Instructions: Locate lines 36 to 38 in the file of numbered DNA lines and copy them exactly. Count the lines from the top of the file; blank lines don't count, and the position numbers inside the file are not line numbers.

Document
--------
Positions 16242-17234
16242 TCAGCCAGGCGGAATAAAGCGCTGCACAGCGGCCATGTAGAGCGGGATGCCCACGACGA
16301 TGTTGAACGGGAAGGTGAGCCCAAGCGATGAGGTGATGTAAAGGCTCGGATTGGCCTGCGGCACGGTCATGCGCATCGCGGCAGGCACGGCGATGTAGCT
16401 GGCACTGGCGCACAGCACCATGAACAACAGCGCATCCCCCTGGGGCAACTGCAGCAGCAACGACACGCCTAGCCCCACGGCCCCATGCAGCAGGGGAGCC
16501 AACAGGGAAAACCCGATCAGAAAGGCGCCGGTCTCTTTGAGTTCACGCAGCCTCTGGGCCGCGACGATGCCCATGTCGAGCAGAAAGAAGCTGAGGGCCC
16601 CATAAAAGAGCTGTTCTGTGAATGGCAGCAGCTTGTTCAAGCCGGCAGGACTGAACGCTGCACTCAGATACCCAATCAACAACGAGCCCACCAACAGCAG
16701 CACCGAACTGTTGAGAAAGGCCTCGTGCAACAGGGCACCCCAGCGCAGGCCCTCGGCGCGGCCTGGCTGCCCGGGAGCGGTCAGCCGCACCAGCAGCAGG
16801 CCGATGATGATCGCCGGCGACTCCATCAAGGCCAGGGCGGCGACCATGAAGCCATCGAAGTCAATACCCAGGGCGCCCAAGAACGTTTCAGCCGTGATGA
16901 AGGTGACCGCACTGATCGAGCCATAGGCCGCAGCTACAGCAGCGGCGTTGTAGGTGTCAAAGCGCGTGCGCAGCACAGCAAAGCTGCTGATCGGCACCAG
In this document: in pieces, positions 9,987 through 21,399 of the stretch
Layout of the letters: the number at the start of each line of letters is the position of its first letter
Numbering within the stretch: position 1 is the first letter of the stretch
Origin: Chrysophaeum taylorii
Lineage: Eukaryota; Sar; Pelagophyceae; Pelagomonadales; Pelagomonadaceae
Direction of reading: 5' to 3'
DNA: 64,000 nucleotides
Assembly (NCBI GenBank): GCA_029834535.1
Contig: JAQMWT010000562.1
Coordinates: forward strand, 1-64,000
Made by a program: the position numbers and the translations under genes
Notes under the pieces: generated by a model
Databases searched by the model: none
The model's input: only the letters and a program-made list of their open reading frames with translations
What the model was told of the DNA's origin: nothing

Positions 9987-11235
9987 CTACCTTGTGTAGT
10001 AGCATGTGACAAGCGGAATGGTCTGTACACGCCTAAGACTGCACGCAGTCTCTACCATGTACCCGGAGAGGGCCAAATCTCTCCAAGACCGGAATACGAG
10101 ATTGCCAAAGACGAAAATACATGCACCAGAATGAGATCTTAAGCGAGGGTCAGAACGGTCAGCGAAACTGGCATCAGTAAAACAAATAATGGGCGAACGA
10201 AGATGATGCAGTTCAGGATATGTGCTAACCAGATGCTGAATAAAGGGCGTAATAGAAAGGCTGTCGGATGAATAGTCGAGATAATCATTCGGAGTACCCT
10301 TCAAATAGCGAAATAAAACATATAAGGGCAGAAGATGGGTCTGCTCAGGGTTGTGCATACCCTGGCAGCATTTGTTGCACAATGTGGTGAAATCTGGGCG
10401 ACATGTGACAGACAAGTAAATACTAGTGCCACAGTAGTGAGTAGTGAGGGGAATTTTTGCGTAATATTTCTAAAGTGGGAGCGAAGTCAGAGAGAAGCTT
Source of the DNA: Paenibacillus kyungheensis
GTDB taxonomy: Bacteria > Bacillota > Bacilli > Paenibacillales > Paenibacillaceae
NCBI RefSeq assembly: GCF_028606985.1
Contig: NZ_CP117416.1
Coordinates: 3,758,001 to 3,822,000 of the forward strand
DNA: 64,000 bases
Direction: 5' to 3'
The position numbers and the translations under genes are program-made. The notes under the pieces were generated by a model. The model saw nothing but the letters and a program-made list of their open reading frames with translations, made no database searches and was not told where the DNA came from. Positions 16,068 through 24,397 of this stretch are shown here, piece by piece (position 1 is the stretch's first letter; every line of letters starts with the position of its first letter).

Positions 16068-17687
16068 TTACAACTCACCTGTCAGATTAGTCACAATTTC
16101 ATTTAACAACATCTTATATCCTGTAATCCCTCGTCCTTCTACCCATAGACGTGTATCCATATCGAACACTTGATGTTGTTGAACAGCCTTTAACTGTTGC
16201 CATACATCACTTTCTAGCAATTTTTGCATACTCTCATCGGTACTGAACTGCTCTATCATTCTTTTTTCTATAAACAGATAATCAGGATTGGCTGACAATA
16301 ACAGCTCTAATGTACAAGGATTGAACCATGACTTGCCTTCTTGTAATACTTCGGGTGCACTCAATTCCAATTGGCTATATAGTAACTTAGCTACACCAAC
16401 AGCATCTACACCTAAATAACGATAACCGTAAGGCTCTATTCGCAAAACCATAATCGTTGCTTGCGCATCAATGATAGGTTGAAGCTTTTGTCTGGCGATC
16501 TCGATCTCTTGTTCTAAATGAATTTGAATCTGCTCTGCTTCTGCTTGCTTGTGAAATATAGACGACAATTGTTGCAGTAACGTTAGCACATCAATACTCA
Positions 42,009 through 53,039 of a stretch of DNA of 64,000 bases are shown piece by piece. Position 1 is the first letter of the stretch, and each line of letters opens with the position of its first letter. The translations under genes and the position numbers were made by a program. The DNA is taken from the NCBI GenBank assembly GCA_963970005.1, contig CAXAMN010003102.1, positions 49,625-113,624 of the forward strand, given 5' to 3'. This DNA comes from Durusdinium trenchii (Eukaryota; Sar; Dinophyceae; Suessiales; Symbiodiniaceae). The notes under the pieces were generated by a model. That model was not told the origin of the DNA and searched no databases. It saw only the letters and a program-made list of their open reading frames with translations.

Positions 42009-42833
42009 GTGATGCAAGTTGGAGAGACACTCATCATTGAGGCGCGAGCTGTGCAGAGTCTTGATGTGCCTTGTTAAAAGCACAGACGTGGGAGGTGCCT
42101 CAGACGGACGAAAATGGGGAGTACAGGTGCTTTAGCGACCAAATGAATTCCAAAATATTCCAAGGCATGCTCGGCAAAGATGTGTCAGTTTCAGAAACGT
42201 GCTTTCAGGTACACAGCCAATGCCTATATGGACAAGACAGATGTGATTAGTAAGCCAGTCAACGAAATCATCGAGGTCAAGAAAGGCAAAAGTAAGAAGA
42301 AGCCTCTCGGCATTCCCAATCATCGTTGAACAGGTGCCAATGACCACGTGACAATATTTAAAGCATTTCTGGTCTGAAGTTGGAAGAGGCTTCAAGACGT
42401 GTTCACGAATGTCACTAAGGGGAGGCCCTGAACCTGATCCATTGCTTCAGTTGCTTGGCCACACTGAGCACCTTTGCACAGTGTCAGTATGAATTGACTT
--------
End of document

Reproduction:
Coordinates: 3,758,001 to 3,822,000 of the forward strand
DNA: 64,000 bases
Direction: 5' to 3'